1. Create a distraction free workplace - This generally means quiet and free of an internet connection although I realize finding somewhere without one is getting harder everyday. I personally have more or less given up on writing my outlines and first drafts on a computer of any kind and bought a cheap but effective Brother ML-100 typewriter to do the bulk of my work on instead. If you simply feel that a typewriter is not for you, I recommend a cheap refurbished laptop or maybe an Alphasmart Neo. If you don’t want to have to splurge on a dedicated writing device at all (though I cannot understate the value of having one for early drafts), I recommend using any number of free web blockers available on the internet.

  2. Make sure you did your touch typing practice and feel comfortable with your abilities. 

  3. Mentally identify what it is you want to write about and write it out- This is possibly the most difficult part of the entire process but it is essential. Writing, fiction writing in particular, is an almost entirely internal process and your brain is wired to be interested entirely in external stimuli. If you want to have any hope of starting up the process you need to take something from within yourself and externalize it on the page. Write a paragraph or sentence summing up your idea or ideas as best you can. It can be as vague or abstract as you want; details are for outlines. It just has to be something you find interesting enough to mull over and build off of. Consider it your hardpoint.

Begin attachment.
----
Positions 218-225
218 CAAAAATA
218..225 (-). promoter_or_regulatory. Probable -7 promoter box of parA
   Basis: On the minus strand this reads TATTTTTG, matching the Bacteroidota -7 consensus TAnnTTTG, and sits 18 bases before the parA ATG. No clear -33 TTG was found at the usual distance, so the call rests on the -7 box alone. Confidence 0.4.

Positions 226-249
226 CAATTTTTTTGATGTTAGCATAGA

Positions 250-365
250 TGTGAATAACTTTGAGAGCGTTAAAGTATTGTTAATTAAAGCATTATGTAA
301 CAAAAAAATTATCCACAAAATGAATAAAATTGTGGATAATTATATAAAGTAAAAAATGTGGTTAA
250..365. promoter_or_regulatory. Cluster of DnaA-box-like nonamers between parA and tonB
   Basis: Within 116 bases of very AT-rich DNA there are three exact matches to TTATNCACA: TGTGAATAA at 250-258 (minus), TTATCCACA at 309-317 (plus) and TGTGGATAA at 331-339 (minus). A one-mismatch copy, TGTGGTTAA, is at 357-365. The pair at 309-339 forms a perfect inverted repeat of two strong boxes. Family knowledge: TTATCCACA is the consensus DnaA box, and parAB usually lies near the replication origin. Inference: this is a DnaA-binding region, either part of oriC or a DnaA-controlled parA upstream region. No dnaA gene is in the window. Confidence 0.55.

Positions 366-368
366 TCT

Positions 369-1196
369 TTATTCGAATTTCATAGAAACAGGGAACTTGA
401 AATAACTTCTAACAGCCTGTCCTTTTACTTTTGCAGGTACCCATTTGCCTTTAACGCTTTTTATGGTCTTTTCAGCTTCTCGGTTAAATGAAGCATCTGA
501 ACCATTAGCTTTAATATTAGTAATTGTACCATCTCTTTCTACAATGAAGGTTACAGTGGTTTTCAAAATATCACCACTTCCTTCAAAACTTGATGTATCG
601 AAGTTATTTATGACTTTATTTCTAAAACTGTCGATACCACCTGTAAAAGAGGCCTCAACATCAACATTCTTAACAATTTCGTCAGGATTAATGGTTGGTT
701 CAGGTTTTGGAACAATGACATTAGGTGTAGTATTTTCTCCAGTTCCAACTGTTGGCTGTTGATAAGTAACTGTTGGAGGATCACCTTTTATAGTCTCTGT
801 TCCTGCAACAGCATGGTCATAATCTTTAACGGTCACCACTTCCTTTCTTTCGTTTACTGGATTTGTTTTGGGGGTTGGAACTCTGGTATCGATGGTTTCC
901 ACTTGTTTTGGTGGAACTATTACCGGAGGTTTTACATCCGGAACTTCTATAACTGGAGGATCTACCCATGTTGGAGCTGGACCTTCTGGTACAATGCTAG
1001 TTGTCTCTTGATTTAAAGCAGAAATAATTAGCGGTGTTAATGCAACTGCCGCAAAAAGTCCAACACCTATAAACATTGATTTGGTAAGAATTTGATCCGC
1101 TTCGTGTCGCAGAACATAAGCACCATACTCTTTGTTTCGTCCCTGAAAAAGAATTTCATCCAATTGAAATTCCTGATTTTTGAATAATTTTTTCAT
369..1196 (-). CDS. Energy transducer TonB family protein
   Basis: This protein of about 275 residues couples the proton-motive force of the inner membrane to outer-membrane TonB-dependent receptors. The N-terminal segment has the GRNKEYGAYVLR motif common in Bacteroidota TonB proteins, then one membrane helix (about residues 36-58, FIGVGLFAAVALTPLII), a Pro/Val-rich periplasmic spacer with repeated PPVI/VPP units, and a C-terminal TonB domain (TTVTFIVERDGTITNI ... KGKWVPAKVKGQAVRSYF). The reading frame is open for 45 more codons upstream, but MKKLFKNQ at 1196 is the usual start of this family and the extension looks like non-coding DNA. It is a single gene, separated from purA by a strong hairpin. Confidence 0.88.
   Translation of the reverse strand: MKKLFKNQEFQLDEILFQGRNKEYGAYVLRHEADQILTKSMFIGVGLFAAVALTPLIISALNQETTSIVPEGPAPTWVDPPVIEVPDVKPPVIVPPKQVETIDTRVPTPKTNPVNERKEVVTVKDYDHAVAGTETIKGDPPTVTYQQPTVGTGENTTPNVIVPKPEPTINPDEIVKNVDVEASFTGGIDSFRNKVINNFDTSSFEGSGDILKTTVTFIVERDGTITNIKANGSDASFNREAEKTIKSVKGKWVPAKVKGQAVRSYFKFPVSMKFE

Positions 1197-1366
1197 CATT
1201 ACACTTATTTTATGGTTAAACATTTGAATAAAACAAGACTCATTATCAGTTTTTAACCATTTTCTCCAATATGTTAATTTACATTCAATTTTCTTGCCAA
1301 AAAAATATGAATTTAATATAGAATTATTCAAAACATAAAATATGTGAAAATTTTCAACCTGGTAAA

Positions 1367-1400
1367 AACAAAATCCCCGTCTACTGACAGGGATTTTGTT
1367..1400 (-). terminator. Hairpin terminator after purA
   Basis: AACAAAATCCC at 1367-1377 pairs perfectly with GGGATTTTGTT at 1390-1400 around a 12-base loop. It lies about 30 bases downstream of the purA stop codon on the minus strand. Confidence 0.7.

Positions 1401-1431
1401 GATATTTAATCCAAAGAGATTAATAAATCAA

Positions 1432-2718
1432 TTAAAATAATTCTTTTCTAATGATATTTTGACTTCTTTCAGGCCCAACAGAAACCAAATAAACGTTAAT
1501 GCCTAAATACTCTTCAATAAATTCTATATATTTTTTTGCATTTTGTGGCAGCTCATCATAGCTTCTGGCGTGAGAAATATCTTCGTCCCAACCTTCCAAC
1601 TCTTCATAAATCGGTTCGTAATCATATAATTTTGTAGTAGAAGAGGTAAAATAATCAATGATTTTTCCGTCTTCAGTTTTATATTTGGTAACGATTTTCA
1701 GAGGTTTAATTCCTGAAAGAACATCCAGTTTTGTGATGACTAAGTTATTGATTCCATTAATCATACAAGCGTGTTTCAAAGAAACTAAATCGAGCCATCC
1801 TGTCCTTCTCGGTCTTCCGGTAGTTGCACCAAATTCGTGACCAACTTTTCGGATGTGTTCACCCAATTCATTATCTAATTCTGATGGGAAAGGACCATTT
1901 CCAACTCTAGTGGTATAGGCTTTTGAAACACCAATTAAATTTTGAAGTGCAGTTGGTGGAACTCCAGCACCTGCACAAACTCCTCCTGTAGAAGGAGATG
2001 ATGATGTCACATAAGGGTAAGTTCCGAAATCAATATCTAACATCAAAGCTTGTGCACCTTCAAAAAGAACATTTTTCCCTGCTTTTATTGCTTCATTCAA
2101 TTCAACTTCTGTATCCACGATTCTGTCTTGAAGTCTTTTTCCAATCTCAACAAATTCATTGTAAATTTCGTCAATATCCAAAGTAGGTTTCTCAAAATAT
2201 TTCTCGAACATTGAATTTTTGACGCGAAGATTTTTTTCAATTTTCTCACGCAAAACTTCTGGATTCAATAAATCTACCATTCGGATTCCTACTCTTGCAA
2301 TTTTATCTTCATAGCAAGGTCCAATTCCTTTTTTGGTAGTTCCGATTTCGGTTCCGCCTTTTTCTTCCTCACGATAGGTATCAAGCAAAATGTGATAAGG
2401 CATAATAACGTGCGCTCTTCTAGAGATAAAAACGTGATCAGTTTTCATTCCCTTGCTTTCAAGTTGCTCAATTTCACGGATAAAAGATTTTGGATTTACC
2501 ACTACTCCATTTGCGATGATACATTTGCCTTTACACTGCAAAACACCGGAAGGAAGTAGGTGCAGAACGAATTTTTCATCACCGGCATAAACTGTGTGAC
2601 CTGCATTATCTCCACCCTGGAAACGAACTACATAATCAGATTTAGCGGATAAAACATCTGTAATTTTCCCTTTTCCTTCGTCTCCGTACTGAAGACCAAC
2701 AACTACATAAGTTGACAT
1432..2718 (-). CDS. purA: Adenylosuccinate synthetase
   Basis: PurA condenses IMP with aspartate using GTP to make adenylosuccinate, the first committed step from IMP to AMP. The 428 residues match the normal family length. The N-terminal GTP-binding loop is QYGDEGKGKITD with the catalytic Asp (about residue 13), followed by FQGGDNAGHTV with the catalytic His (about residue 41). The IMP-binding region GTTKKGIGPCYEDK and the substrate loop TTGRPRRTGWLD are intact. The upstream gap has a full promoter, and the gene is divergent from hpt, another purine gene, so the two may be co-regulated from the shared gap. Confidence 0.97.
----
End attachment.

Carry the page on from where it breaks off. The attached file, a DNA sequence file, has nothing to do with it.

4. Begin a stream of consciousness - Start to write whatever comes to mind after your hardpoint. The longer this goes on the more you will produce so don’t allow anything to interrupt it. As you progress you should grow closer and closer to a state of hyper focus as your work naturally increases in length and complexity. The increase in variables and details will give you something to constantly think about and adjust to, much like the progress of a game or a movie. Despite this, it is very important that you do not stop for anything. Do not go back to edit and do not rewrite. You can do that later. Just keep writing. You’ll know you’ve entered hyperfocus when you completely lose track of time.